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Hullabaloo


Monday, February 25, 2013

 
A violation of journalistic ethics:: Austerity didn't work, so we need more austerity.

by David Atkins

This paragraph in the Wall Street Journal's story about the Italian election is nothing short of amazing:

Mr. Monti's government of technocrats took power and passed tax hikes and spending cuts that pulled Italy back from the brink of the euro-zone debt crisis. But the austerity dragged Italy's already-ailing economy into a further slump, pushing up unemployment and forcing people to rely increasingly on their families for homes and funds. Italy's debt, meanwhile, continues to be 127% of gross domestic product, meaning that more austerity is likely needed.
First, the obvious: if austerity failed by plunging the economy further into recession and driving up deficits due to the weak economy, how could it follow logically that more austerity is needed? One is reminded of doctors of old who insisted that blood letting was the proper way to treat fever; when the fever failed to subside, it was axiomatic to them that more blood letting was needed. It's not as if more sensible, Keynesian alternatives have not been frequently presented. The insistence on austerity has become more theology than rational economic policy as this point.

Perhaps more importantly, It's worth noting that this is a straight reporting piece, not an opinion piece. Yet the notion that "more auserity is likely needed" is presented simply as a matter of fact, not opinion. The language used to describe the need to act on climate change is usually more carefully couched and nuanced than this. It is remarkable that journalists have no qualms about presenting the necessity for austerity as a fact no different from the rising of the sun in the east, when almost no other major issue of the day receives the same treatment. Ezra Klein also noted this a few days ago:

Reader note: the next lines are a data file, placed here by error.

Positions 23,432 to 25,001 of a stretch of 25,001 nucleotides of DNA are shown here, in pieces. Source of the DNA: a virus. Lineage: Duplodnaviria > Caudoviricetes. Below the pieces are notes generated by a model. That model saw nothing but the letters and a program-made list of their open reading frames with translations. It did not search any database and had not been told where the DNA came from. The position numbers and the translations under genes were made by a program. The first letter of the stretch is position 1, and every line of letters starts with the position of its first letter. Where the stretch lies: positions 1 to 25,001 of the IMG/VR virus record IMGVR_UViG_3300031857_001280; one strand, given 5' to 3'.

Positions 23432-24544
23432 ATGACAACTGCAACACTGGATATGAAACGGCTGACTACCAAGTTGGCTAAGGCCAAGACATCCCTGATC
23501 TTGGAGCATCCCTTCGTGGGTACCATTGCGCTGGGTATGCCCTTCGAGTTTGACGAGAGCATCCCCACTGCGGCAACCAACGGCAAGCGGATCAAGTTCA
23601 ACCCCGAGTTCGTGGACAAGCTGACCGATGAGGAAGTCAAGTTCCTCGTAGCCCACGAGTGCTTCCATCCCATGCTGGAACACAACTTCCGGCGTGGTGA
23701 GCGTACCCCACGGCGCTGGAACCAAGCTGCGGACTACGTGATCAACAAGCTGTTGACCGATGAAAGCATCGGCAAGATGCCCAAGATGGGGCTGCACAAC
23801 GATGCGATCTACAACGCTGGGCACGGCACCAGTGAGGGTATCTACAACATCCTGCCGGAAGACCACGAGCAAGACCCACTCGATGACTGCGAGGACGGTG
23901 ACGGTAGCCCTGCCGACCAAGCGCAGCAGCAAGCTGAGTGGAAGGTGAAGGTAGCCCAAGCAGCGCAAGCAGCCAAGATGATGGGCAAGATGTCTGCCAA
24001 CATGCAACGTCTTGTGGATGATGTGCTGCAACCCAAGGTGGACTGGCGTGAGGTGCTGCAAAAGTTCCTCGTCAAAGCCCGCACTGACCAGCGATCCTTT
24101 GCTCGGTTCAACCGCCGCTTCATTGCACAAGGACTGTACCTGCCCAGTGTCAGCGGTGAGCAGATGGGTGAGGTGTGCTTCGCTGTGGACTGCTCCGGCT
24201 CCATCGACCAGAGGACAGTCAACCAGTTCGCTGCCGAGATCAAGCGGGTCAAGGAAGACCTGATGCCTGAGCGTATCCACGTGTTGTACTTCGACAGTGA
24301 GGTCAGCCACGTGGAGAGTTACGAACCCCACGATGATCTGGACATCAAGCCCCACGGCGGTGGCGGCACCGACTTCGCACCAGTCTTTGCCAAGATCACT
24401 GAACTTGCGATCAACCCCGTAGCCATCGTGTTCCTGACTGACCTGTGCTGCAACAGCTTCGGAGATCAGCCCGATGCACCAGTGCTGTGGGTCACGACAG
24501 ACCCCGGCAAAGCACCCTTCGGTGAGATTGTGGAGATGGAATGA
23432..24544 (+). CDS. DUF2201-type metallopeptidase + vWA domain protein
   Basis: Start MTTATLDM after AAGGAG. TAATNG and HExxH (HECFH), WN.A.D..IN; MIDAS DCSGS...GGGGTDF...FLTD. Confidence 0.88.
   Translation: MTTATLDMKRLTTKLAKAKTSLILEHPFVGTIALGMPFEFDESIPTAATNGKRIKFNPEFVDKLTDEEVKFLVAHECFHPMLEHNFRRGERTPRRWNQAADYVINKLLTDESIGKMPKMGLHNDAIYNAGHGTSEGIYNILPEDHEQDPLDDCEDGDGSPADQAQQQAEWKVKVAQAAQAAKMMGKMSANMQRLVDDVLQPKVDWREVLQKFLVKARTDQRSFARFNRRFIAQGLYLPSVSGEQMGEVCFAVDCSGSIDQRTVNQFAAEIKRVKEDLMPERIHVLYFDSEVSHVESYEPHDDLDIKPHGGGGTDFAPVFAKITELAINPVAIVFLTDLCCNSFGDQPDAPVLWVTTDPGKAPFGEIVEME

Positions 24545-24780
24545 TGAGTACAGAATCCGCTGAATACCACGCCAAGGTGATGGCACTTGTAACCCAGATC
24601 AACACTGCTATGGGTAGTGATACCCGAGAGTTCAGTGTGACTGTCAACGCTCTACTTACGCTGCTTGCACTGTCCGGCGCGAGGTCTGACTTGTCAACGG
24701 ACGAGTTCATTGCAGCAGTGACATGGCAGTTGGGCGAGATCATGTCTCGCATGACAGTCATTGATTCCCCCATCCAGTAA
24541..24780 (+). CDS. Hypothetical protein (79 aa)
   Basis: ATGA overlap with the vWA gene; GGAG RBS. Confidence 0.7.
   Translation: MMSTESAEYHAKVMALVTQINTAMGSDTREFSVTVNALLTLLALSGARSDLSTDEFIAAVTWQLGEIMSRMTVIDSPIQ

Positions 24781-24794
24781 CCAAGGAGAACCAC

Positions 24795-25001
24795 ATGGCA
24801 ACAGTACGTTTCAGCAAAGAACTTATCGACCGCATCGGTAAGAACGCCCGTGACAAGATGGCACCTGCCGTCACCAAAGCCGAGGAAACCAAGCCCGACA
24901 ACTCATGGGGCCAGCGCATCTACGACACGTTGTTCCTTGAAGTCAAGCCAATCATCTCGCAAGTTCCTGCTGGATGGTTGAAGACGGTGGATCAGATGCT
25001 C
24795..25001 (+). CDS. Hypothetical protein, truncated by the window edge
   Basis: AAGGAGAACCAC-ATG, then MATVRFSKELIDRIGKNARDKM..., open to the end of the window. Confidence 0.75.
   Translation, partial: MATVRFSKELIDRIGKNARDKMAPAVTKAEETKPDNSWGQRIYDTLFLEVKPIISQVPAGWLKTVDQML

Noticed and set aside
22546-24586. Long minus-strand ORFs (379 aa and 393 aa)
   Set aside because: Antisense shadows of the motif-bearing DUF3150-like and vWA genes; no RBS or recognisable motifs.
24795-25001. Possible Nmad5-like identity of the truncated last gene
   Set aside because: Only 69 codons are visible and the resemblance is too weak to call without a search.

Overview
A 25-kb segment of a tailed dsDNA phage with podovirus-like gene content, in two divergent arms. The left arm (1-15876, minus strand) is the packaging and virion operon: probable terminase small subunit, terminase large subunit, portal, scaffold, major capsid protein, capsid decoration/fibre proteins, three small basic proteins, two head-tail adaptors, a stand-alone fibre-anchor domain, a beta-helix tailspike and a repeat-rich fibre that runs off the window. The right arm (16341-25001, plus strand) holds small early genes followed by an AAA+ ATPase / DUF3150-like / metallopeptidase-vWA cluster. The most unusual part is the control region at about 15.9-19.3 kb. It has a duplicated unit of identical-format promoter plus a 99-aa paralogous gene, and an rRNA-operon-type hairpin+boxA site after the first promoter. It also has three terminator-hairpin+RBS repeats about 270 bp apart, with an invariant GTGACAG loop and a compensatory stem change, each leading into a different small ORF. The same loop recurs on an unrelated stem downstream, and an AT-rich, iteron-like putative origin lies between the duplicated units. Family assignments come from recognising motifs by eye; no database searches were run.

For reasons I’ve never quite understood, the rules of reportorial neutrality don’t apply when it comes to the deficit. On this one issue, reporters are permitted to openly cheer a particular set of highly controversial policy solutions. At Tuesday’s Playbook breakfast, for instance, Mike Allen, as a straightforward and fair a reporter as you’ll find, asked Simpson and Bowles whether they believed Obama would do “the right thing” on entitlements — with “the right thing” clearly meaning “cut entitlements.”

A few days earlier, Ron Fournier, the editor of the National Journal, wrote that President Obama was giving America “the shaft” by taking an increase in the Medicare age off the table. It is difficult to imagine him using similar language for a situation in which Republicans reject universal health care, or Democrats say no to a tax cut. Over the past couple of weeks, MSNBC’s Joe Scarborough has reacted with evident astonishment to Paul Krugman’s argument that the long-term deficit is not a problem we need to solve right this second.
Italian voters have now resoundingly rejected the enforced Austerity program. It didn't work, isn't working, and won't work in the future. Italians may be split between the center-left and center-right, but they do know they don't want what the IMF snake-oil peddlers are selling. Yet news organizations even in straight reporting stories continue to insist that snake oil and blood letting are the only cures for what ails them. It's a violation of the ethics and integrity of journalism.

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